#779969

    cshapiro
    Member

    so what about in the gym, if they blast non jewish music in the classes can you still take them?

    what if the songs have no words is it okay?

    #779970

    at the end of the day, goyish songs have a better beat and no matter how hard the jewish singers try to immitate the quality of the goyish niggunim, it just doesnt work so just stop trying.

    also i find it disgusting when they sing holy words to meisdikka niggunim.

    #779971

    ☕ DaasYochid ☕
    Participant

    neek: Halachicly, I do not believe there is anything wrong with a girl listening to non-jewsih to music.

    Sure there is, although there are more issurim for a man.

    #779972

    mw13
    Participant

    Daas Yochid, care to elaborate? What issurim are there?

    #779973

    rebbitzen
    Member

    goyish music comes from a non holy place. not all jewish music comes from the neshama, but atleast some does.

    #779974

    its_me
    Member

    shuli, you asked about goyishe music. go to shofar (r amnon yitzchak’s website) if you really want to know the answer. and for everyone else, go there to see how jewish music today is basically the same. and here is a thread where we spoke about the subject http://www.theyeshivaworld.com/coffeeroom/topic/will-rav-amnon-yitzchak-manage-to-change-the-music-industry

    #779975

    ZachKessin
    Member

    You know instead of just shouting at the original poster, try giving a polite and reasoned response, maybe he (she) doesn’t know and wants to know? One of the best way to turn people of yiddishkite is to shout at them over simple questions like this one.

    #779976

    lesschumras
    Participant

    Here we go again! There i no such thing as ” Jewish” music. Our music is adopted from the culture in which we lived. A Jew from Bucharia , hearing our Eastern European based music might consider it goyish. Songs that are considered Jewish music today could very well have been taken from non-Jewish melodies that noone today remembers and current songs taken from non-Jewish music will be considered Jewish by the next generation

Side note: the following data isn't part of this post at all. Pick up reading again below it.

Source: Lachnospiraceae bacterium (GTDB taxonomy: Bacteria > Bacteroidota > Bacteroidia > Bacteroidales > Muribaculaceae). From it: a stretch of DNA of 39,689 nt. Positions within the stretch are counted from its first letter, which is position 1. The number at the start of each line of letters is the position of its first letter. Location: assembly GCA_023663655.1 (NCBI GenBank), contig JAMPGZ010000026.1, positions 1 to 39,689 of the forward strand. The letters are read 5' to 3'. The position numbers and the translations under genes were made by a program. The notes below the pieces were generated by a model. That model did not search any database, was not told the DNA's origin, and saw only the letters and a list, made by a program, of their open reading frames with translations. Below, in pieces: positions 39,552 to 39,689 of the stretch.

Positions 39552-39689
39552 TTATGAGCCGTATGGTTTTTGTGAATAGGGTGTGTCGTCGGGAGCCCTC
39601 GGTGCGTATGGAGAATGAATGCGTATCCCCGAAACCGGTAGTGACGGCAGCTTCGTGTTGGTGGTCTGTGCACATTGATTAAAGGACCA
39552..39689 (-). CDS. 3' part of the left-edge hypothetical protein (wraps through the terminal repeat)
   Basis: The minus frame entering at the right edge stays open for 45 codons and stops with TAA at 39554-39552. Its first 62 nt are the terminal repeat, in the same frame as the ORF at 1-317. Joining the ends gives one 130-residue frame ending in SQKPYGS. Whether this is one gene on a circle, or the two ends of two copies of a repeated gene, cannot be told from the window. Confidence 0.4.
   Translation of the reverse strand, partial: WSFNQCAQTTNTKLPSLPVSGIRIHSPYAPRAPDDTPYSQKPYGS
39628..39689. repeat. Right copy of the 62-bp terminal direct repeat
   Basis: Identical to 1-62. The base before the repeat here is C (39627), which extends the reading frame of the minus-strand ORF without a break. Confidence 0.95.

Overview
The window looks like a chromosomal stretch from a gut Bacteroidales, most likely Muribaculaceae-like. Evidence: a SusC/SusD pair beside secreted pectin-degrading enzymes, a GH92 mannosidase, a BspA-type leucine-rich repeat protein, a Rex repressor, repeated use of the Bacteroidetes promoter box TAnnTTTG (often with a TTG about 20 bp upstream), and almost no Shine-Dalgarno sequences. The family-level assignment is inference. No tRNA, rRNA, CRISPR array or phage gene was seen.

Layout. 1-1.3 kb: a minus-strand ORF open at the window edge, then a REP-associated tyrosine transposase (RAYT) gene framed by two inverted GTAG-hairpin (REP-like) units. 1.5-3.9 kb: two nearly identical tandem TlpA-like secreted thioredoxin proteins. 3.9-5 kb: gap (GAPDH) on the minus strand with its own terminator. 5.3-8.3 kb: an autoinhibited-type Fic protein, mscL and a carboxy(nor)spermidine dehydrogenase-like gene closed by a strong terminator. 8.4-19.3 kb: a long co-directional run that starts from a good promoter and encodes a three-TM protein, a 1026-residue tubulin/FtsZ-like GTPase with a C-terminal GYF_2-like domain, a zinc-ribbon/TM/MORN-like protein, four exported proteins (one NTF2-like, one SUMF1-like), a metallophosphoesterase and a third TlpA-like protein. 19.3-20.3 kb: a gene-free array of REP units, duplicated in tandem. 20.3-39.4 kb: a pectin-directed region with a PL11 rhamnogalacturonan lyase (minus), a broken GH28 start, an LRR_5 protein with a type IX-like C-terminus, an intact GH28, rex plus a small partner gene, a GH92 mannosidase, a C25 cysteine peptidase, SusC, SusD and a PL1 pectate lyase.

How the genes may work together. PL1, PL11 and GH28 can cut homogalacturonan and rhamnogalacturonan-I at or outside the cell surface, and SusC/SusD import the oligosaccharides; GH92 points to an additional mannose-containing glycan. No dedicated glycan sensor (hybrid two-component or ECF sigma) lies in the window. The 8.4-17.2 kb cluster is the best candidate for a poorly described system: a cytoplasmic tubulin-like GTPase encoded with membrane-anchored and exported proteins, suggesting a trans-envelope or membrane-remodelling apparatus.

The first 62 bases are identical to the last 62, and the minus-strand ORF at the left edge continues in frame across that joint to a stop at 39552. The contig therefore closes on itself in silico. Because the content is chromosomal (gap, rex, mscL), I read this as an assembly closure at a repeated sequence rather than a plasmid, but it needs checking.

#779977

    mdd
    Member

    I heard that Yomim Noraim niggunim are from the time of the Beis ha’Mikdash. Otherwise, what the very Yeshivish olam considers to be Jewish music comes from Eastern Europe. It is true, however, that it is more eidel than the current American music, and more pleasant than the Arabic one (baying at the moon).

    #779978

    BS”D

    What matters are the words. Yom Tov Ehrlich AH did not compose a single song and every street musician in Moscow used to play half the tunes he used for his songs because they are old Russian folk tunes. His niece Rebbetzin Dina Storch (Kaluzhoweveryouspellhermaidenname) used old American tunes for Someday and Daddy Dear.

    On the other hand, we also have composers like Reb Chaim Banet, the Belzer baalei menagen, Reb Yankel Talmid AH (Ger) and Reb Moishe Goldman AH who sadly left us far too soon about a year ago IIRC, who may have used themes from Eastern Europe but their music has a true Yiddishe taam. Interestingly enough, the famous Habibi (not Shwekey’s but the more common one) seems to have been composed for both the words we know and secular lyrics simultaneously. Most of the other tunes from the Middle East and North Africa come from the popular music of the 50’s, 60’s and 70’s, before the complete end of Jewish life in that part of the world.